Thursday, September 08, 2005



Progressives-- or at least some of them-- fought, and lost, the bankruptcy bill. So why revisit it now: Katrina. After every major natural disaster bankruptcy rates have gone significantly higher (and if you had been listening to the Republicans and their corporate sponsors you probably would have thought, incorrectly, that bankruptcies are a result of undisciplined people-- minorities-- going on a credit card-fueled spending binge at WalMart. More about that below, I guarantee you.) The problem we, as a nation, a society, have to face now-- today-- is that while Bush and the Republicans in Congress are busy trying to rush through more tax cuts for billionaires, unless changes are made to credit card company-written bankruptcy law, a nightmare scheduled to kick in in time for Halloween, many of those economically flat on their backs from the impact of Hurricane Katrina, Bush's feeble and incompetent response and the preventable resultant floods will have a significantly harder time winning court relief from loans they incurred for homes and businesses that are now floating in the Gulf of Mexico. It is widely agreed that if the new law is implemented, it's going to be a lot harder for Katrina's and Bush's victims to put their lives back together and get a fresh start.

Democrats-- an inordinately large number of whom (like Louisiana's Landrieu and Joe Biden) voted to pass this awful bill a few months ago-- are going to propose legislation this week to delay the implementation and to ease off on some of the more onerous pieces. The Republicans will never let this happen-- they owe the credit card companies too much in campaign funding-- and when Democrats originally tried to get exemptions for flood victims, Republicans voted it down overwhelmingly.

The academic studies by University of Nevada law professor Bob Lawless have been given widespread coverage, far more widespread than these kinds of studies normally get. He looked at
the 18 hurricanes and tropical storms since 1980 that caused a billion dollars or more in damage in the U.S. He studied the pattern of bankruptcy filings in the states where the storms made landfall and compared that with patterns in surrounding states and the rest of the country. He looked at the effects in the first, second and third year after the event. The findings are intuitive- unless you've had a drink of GOP punch-- bankruptcy filings climbed in landfall states at more than 1 1/2 times the pace of unaffected states and remained stuck at that rate for 3 years.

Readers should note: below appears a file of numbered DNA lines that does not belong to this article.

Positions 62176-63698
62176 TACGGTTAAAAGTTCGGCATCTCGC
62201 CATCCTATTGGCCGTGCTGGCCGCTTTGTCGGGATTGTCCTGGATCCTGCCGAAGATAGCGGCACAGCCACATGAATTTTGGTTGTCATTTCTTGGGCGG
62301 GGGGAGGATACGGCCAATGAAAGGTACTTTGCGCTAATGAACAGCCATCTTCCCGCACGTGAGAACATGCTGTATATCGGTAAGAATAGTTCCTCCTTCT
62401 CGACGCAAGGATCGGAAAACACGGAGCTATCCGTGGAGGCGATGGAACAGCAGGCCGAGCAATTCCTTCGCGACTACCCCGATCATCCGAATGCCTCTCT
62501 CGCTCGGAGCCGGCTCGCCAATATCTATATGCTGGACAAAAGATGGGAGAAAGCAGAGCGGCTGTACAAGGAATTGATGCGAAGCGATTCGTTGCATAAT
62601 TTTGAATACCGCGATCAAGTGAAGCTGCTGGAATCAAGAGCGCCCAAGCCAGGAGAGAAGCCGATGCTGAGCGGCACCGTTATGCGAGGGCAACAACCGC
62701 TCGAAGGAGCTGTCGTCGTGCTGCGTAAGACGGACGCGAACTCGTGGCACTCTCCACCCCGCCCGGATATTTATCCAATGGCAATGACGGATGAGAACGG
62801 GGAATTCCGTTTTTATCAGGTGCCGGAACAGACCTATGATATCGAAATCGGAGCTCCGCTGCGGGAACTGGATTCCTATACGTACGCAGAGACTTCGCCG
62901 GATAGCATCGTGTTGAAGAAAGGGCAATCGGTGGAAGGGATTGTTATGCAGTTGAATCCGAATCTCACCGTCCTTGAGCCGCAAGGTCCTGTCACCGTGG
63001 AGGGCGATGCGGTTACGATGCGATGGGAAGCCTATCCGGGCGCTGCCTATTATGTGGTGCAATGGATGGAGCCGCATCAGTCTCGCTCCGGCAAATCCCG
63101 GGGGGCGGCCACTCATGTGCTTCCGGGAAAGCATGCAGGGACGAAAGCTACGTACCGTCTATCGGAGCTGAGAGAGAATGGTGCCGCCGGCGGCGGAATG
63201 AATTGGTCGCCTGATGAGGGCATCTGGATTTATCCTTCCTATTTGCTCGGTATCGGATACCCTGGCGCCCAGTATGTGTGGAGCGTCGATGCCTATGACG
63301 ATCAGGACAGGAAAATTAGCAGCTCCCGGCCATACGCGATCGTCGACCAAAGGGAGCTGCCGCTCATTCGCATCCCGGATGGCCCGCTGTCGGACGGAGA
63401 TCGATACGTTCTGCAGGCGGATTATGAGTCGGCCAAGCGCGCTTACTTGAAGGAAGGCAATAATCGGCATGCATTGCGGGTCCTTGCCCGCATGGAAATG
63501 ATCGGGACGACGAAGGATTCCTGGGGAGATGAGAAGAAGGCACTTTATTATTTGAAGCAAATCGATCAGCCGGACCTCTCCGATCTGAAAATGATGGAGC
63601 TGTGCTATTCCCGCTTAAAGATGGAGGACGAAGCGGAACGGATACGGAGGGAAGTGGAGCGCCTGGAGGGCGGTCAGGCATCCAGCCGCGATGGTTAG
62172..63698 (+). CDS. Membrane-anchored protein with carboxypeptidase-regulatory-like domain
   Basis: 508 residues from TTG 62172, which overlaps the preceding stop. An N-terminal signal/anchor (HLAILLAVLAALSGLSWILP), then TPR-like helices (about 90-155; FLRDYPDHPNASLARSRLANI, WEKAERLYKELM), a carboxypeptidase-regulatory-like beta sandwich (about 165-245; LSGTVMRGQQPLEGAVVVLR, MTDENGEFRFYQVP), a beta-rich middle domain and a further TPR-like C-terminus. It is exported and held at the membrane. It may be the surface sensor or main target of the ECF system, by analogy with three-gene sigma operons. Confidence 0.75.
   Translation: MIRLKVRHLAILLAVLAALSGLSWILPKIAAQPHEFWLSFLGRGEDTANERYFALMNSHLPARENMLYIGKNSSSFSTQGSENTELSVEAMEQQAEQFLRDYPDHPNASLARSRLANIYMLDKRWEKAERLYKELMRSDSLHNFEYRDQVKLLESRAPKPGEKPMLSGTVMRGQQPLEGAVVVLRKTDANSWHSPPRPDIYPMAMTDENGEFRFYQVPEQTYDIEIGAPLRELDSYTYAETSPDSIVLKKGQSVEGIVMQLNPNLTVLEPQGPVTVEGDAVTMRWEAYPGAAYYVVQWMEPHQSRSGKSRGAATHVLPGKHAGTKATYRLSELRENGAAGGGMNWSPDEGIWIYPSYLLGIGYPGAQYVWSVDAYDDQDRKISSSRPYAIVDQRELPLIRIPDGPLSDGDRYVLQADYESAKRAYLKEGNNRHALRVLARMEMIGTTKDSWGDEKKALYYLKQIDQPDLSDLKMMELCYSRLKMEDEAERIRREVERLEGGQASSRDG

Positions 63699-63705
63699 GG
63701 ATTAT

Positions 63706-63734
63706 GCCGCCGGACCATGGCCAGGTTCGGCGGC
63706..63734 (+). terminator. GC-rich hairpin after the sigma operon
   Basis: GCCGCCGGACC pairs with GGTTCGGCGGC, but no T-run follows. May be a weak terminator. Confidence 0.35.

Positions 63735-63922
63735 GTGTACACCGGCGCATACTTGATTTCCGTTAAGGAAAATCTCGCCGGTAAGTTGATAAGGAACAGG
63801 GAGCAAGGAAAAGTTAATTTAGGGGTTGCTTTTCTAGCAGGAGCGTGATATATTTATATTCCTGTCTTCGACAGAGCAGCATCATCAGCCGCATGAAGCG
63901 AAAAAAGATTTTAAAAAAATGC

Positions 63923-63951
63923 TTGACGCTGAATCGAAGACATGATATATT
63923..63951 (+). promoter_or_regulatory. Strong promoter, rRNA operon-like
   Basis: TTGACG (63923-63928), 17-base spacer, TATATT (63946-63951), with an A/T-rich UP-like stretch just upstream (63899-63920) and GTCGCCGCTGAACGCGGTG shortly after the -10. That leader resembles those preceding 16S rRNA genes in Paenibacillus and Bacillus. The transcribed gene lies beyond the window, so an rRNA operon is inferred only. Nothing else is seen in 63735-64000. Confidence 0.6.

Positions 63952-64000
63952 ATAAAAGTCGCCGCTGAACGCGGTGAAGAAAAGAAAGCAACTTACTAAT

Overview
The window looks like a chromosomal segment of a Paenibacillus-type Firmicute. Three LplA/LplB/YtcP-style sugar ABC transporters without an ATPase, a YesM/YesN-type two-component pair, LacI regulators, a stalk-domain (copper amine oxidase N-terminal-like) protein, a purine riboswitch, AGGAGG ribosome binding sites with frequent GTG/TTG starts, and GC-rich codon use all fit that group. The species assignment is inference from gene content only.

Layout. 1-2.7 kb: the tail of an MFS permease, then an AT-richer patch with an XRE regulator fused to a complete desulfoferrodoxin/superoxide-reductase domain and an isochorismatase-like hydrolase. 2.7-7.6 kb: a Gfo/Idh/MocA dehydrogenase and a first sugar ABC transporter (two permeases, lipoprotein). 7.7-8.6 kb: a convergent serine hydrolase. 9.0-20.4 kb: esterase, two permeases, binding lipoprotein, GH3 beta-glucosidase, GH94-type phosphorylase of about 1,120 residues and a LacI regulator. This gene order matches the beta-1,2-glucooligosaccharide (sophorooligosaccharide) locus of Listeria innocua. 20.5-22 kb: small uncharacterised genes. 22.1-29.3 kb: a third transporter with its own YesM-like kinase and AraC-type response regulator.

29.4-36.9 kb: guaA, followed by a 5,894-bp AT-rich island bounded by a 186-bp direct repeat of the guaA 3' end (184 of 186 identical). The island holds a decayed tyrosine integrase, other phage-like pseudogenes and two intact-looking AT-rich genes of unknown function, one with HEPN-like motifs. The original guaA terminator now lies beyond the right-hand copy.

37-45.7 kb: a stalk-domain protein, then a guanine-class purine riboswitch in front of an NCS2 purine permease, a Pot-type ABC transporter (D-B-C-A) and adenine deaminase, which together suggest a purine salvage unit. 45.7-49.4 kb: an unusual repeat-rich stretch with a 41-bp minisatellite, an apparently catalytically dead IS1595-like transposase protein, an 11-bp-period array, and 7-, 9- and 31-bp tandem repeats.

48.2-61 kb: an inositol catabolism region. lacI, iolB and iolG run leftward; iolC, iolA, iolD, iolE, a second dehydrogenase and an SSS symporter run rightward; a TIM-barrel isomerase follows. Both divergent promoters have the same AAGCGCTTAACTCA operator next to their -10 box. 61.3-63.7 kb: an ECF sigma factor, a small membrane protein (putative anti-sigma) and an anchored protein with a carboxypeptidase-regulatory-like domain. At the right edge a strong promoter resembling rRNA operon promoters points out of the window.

A former Republican congressional staffer and bankruptcy expert, now a professor at UCLA, Kenneth Klee, explains that this law "is premised on the notion that we're all authors of our own economic fates." But, he explains, "there are periodic catastrophic incidents that can strike any of us at any time and any place and deliver economic ruin." Government should be there to ameliorate that, not make it worse. And although the credit card companies and their wholey-owned Republican legislators (and more than a handful of Democratic sell-outs as well-- Biden and Lieberman, being two prominent ones), have spent tens of millions of dollars in lobbying and "marketing" to have us believe that most people who need to file for bankruptcy are "bad" and need to be punished, medical bills and other financial effects of illness or injury contributed to nearly half of the more than one million personal bankruptcy filings in the United States last year. Single women and families headed by women, as well as the elderly, were most likely to be driven into bankruptcy by medical problems. Alimony claims are involved in nearly a third of all bankruptcy cases—half being women driven into bankruptcy by unpaid alimony. The Republican legislative leadership, and go-along-for-the-ride Democrats, should have taken factors like these, as well as natural catastrophes like Katrina when they first crafted this horrible law-- which was made to serve the interests of the credit card companies, protect the interests of the very wealthy and of large corporations, and to penalize the most financially vulnerable among us. There's neither a Republican nor a corporate DLC-Democrat who should be re-elected in 2006. They stink worse than the waters that have swallowed New Orleans.


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